You can get the pill for free from a GP and sexual health clinics, or pay through online suppliers. Further Information about this can be found here
How effective is the pill?
It depends. If the pill is taken without missing any, or vomiting or having diarrhoea, or taking other medications that make the pill less effective, it is more than 99% effective – meaning that if 100 people take the pill for a year, less than one will have an unplanned pregnancy. However, allowing for the ups and downs of life, it is around 91% effective – meaning that out of 100 people taking the pill for a year, around 9 will get pregnant by accident
How does it work?
Taking the pill temporarily stops the ovaries from releasing an egg each month. It also thickens the fluid around the neck of the womb (which stops sperm getting to an egg), and makes the lining of the womb thinner so that a fertilised egg can’t settle. For more information about how the body works, click here.
If you forget to take the pill, or are late in starting a new pack, you might need an emergency pill, or an emergency copper coil.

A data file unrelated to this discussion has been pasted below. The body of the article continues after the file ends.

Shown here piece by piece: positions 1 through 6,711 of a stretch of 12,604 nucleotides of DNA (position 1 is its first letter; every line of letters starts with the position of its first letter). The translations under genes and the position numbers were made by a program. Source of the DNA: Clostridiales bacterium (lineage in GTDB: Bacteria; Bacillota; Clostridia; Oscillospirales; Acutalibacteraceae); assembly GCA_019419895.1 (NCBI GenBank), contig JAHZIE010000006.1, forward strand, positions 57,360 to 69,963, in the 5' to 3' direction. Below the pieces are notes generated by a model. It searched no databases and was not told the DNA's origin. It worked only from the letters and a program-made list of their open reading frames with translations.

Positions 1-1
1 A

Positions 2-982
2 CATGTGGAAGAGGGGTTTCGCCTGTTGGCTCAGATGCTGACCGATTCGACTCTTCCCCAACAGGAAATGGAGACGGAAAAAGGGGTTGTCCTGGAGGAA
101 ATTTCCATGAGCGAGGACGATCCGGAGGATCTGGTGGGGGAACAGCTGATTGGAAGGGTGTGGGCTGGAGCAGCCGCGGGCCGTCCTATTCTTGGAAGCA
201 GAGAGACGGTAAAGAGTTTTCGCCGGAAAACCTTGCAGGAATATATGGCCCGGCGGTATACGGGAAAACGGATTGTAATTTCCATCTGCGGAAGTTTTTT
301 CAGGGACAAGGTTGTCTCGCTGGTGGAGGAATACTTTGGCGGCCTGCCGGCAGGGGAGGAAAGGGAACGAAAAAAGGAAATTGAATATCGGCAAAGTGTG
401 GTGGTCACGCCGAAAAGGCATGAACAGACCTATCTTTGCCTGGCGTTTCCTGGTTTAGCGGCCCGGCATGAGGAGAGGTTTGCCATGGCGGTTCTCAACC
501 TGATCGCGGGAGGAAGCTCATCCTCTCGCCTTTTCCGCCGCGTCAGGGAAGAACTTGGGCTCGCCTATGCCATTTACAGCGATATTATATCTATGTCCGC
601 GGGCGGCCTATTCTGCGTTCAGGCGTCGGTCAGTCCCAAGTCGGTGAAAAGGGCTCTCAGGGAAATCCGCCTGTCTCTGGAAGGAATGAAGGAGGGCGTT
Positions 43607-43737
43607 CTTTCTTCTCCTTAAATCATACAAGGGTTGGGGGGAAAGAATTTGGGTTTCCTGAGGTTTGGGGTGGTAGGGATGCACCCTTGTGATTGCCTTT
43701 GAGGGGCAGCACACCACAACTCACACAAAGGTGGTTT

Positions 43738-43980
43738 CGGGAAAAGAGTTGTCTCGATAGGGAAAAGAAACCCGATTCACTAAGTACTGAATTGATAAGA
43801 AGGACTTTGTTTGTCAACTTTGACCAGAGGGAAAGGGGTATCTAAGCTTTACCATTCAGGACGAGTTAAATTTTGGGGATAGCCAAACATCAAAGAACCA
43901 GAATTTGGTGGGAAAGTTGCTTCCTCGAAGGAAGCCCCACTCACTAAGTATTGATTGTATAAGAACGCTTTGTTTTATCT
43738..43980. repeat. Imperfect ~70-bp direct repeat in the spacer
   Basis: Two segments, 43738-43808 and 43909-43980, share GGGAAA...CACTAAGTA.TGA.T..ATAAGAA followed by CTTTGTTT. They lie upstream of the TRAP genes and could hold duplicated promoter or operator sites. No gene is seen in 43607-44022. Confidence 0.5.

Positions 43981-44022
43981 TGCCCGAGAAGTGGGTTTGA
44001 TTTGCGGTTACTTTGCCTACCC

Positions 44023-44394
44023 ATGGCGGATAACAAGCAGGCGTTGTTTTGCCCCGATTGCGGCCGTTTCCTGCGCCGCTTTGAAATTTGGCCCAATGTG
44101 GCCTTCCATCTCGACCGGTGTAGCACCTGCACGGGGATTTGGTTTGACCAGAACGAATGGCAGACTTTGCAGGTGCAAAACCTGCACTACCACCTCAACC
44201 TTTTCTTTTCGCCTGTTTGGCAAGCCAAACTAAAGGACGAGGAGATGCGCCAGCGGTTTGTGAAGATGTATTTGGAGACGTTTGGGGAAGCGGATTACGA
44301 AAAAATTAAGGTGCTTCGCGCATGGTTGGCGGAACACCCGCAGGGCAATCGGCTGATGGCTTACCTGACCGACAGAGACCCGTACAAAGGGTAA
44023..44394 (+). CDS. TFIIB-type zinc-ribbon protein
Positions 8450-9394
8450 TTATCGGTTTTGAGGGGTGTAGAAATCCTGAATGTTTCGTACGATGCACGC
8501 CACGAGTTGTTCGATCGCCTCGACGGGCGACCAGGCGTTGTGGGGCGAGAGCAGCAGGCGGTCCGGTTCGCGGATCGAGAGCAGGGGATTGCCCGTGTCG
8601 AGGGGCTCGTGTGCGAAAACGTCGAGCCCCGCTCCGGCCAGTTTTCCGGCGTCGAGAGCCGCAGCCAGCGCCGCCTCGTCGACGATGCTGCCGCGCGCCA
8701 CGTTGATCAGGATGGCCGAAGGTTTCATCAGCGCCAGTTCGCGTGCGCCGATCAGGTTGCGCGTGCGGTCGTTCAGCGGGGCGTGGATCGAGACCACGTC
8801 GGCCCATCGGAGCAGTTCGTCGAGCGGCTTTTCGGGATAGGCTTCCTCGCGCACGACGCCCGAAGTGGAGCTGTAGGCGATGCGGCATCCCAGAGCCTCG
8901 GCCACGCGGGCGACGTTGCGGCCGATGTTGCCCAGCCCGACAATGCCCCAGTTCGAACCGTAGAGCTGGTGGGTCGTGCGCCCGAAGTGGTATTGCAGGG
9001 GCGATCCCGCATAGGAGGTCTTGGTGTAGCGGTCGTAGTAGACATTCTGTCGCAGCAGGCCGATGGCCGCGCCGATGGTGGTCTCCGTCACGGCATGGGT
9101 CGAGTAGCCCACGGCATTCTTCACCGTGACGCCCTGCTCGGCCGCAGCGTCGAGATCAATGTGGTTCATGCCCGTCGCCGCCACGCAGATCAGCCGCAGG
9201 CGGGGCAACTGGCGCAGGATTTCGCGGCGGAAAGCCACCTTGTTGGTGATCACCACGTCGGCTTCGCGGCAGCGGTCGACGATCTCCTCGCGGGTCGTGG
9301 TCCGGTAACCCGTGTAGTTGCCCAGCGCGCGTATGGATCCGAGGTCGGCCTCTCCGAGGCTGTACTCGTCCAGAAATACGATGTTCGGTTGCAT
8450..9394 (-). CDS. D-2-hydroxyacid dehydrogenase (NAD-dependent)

Does the pill affect my risk of getting cancer?
Breast cancer: Studies have shown a small increased risk of breast cancer in people who use hormonal contraception compared to those who don’t. This increased risk disappears 10 years after stopping the pill.
Cervical cancer: Some studies have shown a small increased risk of cervical cancer if you use a combined hormonal method (pill, patch or ring) for more than 5 years. This increased risk disappears 10 years after stopping the pill.
Ovarian cancer: taking the combined hormonal methods (pill, patch or ring) can lower the risk of ovarian cancer. This benefit persists even after stopping the pill.
Endometrial (womb) cancer: taking the combined hormonal methods (pill, patch or ring) can lower the risk of womb cancer. This benefit persists even after stopping the pill.